In this lesson we explore how mourning is a mark of morality.Preview This Lesson
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Martyrdom of St. Stephen
by Giorgio Vasari (c. 1560)
In the last lesson we briefly explored joy. One of the primary features of joy is the ability to face the ups and downs of life with peace. Joy does not mean that we will never be sad, or face difficulties in our lives, but that we can handle difficulties without falling into sin.
Sadness is a part of our lives, and is an appropriate response to certain situations. Mourning the loss of a loved one, or the effects of a natural disaster is not only appropriate, but also just. Even more just is mourning the indignities committed against God and the Catholic Faith. Those who mourn these things are blessed because they recognize man’s eternal value and God’s supremacy. In this lesson we will explore the moral marks of mourning—fortitude and long-suffering—as well as how this beatitude relates to the beatitude, “blessed are those who are persecuted.”
Fortitude: Fortitude is one of the cardinal virtues and the foundation of many others. Saint Thomas Aquinas explains fortitude in this way: “The term ‘fortitude’ can be taken in two ways. First, as simply denoting a certain firmness of mind, and in this sense it is a general virtue, or rather a condition of every virtue, since as the Philosopher states (Ethic. ii), it is requisite for every virtue to act firmly and immovably. Secondly…Tully says (Rhet. ii), that ‘fortitude is deliberate facing of dangers and bearing of toils.’”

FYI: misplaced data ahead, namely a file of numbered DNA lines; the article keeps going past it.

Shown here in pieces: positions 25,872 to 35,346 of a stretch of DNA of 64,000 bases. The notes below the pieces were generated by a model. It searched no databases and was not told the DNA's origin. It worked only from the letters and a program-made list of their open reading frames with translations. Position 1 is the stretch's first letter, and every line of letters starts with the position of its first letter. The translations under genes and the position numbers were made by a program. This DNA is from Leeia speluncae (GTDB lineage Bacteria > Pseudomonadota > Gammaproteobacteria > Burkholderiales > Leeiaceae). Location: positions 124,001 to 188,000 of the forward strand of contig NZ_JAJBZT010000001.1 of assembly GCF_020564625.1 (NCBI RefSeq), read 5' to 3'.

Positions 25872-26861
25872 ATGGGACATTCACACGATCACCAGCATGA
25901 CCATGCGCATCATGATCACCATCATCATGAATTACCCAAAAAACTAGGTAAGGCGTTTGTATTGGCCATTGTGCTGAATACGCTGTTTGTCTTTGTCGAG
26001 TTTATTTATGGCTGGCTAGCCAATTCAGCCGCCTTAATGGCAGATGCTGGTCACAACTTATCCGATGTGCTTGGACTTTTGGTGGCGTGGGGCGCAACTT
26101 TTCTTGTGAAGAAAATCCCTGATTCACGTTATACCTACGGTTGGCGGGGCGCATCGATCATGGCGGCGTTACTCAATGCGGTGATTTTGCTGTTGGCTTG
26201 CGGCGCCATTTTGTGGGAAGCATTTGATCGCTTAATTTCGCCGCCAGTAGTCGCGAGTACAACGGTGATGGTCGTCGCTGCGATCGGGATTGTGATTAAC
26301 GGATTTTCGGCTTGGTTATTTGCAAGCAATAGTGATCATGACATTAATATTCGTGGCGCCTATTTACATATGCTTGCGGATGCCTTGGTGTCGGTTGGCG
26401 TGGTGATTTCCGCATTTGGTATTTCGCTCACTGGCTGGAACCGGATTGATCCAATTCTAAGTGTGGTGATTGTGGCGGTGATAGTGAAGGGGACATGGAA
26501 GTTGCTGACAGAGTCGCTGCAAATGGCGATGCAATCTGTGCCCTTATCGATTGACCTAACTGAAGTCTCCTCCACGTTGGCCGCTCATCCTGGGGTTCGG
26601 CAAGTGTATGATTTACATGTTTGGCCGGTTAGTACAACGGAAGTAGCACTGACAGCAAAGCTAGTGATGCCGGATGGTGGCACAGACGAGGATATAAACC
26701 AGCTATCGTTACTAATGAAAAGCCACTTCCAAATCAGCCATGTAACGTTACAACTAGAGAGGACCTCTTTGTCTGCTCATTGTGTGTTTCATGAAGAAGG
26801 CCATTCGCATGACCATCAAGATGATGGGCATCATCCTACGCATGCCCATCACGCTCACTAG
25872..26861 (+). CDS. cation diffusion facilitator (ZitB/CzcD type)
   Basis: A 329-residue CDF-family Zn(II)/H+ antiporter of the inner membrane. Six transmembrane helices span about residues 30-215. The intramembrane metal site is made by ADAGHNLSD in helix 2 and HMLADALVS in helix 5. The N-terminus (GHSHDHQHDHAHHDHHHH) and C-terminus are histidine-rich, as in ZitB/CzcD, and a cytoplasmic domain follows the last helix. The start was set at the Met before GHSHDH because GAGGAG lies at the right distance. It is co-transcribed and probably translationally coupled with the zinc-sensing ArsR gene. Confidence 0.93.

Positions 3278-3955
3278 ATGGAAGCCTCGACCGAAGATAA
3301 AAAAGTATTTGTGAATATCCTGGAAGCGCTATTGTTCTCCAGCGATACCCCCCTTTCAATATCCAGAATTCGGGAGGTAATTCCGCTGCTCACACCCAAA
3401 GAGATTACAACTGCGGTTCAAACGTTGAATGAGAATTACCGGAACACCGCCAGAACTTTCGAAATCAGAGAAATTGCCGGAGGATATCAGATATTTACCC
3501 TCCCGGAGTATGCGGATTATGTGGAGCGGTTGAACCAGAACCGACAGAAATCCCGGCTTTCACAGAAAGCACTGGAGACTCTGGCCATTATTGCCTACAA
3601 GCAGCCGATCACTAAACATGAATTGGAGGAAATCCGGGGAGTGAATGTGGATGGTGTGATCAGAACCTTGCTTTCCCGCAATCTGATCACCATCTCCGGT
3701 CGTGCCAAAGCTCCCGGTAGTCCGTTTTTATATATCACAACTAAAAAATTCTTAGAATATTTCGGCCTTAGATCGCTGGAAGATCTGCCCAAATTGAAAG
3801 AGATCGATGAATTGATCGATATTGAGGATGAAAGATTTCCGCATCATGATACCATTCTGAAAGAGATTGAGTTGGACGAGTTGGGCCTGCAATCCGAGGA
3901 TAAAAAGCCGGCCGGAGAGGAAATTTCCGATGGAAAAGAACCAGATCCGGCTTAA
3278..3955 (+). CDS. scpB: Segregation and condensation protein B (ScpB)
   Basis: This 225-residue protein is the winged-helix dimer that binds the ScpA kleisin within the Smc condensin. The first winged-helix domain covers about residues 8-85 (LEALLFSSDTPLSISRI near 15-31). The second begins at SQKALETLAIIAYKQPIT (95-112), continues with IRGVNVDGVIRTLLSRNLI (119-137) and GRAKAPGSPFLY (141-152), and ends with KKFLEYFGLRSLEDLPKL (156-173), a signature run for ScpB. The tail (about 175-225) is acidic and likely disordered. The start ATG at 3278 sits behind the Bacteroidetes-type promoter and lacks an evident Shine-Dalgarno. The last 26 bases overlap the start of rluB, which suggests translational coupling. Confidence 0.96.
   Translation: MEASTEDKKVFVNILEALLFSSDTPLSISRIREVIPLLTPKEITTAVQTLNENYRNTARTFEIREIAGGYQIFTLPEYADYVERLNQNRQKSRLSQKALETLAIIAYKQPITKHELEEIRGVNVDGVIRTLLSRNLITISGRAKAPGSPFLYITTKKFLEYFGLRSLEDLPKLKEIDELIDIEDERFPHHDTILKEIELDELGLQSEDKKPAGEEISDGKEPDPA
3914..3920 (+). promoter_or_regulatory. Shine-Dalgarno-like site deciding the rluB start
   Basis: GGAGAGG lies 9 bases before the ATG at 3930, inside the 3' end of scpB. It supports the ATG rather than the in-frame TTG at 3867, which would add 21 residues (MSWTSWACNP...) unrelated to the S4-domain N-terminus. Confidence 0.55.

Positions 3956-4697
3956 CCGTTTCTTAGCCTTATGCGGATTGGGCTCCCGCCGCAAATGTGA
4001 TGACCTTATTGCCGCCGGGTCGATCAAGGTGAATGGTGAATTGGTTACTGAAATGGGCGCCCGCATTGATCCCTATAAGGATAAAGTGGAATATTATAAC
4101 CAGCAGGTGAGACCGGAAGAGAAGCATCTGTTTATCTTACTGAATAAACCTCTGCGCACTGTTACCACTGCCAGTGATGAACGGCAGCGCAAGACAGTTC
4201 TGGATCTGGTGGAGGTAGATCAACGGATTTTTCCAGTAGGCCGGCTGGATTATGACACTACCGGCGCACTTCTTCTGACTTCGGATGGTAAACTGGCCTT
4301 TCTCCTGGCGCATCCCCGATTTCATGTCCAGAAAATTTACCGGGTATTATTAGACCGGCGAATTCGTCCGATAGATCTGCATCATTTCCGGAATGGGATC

Fortitude, as a mark of mourning, is commonly called patience. Patience helps us remember that God is in control, not us. We should not expect wrongs to be righted, or circumstances to change, according to a timetable we think is best. Prayer is the best way to develop our patience.
Long-suffering: Consider this “long term” patience. Long-suffering is the patience of people who face serious or chronic illness, or those who have difficulty with a spouse or family member.
It is very hard to stay positive in bad situations that seemingly never end, but our Catholic Faith is built on our hope in Christ. When we have hope, we trust that God is with us always. We trust that the promises of Christ will happen, even if we don’t see them right away. Not to have this hope is called despair. Despair is the belief that something will never happen. When we despair of Christ’s promise, we turn away from God Himself. This is a grievous thing, making despair a ... Please purchase this lesson to continue learning.
7th Grade: Morality: Lesson 9: The Beatitudes and the Marks of a Moral Life, Part 4 is part of the following course(s):